On Jan. 19, Japan’s largest movie theater chain, Toho Cinemas, announced that it was cutting ticket prices at regional shinekon (short for “cinema complexes,” or multiplexes) starting April 5 in Utsunomiya, Midorii, Yojiro, Nagasaki, Kofu and Ueda. At present, standard ticket prices, meaning the price you pay at the box office, is ¥1,800 for adults. This will be reduced to ¥1,500 for persons 18 and older and ¥1,000 for persons under 18. The current pricing structure is more complicated. Patrons under 18 pay ¥1,500, while seniors 60 and older shell out ¥1,000. Then there are special discounts for advance purchase, women patrons on certain days, and other deals. In fact, one of the reasons Toho is initiating this new pricing system, which will supposedly go nationwide in a year, is to simplify ticketing; but, of course, the real reason is that movie prices are way too expensive and have been for years.
Since Toho is the biggest chain, others are eventually expected to follow suit, which is good news for theater-going fans, at least economically speaking. In terms of variety and quality of product, the news is not so good. Despite the fact that 2010 saw an increase in Japan’s box office revenues — a record ¥220.7 billion yen, 7 percent more than the box office in 2009 — the actual number of tickets sold was less than that sold in the previous year. Sales increased because of 3-D movies, which can add between ¥200 and ¥400 to the price of a regular ticket. With all the special discounts factored in, the price of an average ticket in 2010 was ¥1,266, which is 4 percent higher than the average ticket price in 2009.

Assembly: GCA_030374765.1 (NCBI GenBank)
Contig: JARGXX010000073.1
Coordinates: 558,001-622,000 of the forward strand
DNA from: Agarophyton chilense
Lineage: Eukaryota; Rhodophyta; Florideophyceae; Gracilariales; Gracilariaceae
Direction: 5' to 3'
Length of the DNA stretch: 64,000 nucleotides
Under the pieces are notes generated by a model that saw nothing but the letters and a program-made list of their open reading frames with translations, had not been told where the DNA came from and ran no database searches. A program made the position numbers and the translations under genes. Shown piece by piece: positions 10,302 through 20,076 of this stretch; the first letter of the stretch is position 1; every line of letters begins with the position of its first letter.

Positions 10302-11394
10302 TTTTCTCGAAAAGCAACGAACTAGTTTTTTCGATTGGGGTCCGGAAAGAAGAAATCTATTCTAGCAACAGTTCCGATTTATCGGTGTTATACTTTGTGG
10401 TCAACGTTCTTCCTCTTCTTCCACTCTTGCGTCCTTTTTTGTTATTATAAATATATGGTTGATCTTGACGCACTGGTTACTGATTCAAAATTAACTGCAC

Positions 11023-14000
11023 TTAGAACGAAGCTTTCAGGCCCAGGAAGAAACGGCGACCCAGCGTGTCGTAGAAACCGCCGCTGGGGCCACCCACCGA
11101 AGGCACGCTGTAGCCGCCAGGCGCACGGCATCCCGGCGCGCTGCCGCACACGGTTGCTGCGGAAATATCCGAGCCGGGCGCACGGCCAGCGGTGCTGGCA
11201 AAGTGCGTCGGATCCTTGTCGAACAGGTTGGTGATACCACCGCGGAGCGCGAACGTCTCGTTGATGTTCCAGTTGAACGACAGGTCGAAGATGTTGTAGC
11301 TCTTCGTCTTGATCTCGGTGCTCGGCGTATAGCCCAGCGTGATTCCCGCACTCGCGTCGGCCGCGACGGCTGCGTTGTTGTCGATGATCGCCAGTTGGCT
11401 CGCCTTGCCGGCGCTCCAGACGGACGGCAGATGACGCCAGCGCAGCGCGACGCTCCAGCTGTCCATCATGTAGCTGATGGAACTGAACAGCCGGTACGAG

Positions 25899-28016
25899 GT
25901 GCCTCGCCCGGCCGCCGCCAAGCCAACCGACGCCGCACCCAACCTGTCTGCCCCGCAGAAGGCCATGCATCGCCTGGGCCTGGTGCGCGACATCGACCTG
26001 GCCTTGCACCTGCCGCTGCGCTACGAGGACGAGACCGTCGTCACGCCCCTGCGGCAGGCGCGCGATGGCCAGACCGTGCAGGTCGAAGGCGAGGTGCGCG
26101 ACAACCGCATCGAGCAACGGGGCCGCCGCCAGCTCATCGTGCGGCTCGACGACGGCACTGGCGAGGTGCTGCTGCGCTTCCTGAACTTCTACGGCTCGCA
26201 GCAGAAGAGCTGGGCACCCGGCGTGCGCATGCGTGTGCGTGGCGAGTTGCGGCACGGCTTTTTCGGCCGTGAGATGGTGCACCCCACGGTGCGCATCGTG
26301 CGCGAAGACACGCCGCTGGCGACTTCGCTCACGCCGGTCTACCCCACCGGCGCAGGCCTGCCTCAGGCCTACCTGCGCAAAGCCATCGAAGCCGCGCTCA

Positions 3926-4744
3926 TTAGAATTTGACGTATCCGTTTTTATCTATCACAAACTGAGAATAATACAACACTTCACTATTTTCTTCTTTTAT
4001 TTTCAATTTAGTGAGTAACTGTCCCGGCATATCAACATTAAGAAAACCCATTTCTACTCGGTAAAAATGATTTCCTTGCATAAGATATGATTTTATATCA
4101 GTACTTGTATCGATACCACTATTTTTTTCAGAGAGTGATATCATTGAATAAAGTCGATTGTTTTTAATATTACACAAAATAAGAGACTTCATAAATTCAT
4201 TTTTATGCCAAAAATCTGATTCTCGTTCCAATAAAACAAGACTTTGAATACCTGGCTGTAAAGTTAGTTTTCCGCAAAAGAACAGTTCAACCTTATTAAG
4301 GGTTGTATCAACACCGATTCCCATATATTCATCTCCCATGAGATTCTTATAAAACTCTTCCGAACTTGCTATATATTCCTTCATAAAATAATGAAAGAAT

In particular, 3-D boosted the profile of foreign films. The top five foreign box-office hits were all 3-D, while only one of the top five domestic hits, “The Last Message,” was a 3-D movie. Consequently, some analysts say the success of 3-D is misleading. One industry insider told Asahi Shimbun that 3-D had momentum in 2010 because of the success of “Avatar,” one of the only movies that did 3-D right. He sees interest in 3-D already fading in Japan, which could be extrapolated as meaning even less interest in foreign films. For the third year running Japanese movies outsold foreign movies overall, which is a self-perpetuating phenomenon. As fewer people patronize foreign films, distributors who specialize in them cut back on releases or go out of business altogether, thus reducing the availability of foreign product in theaters.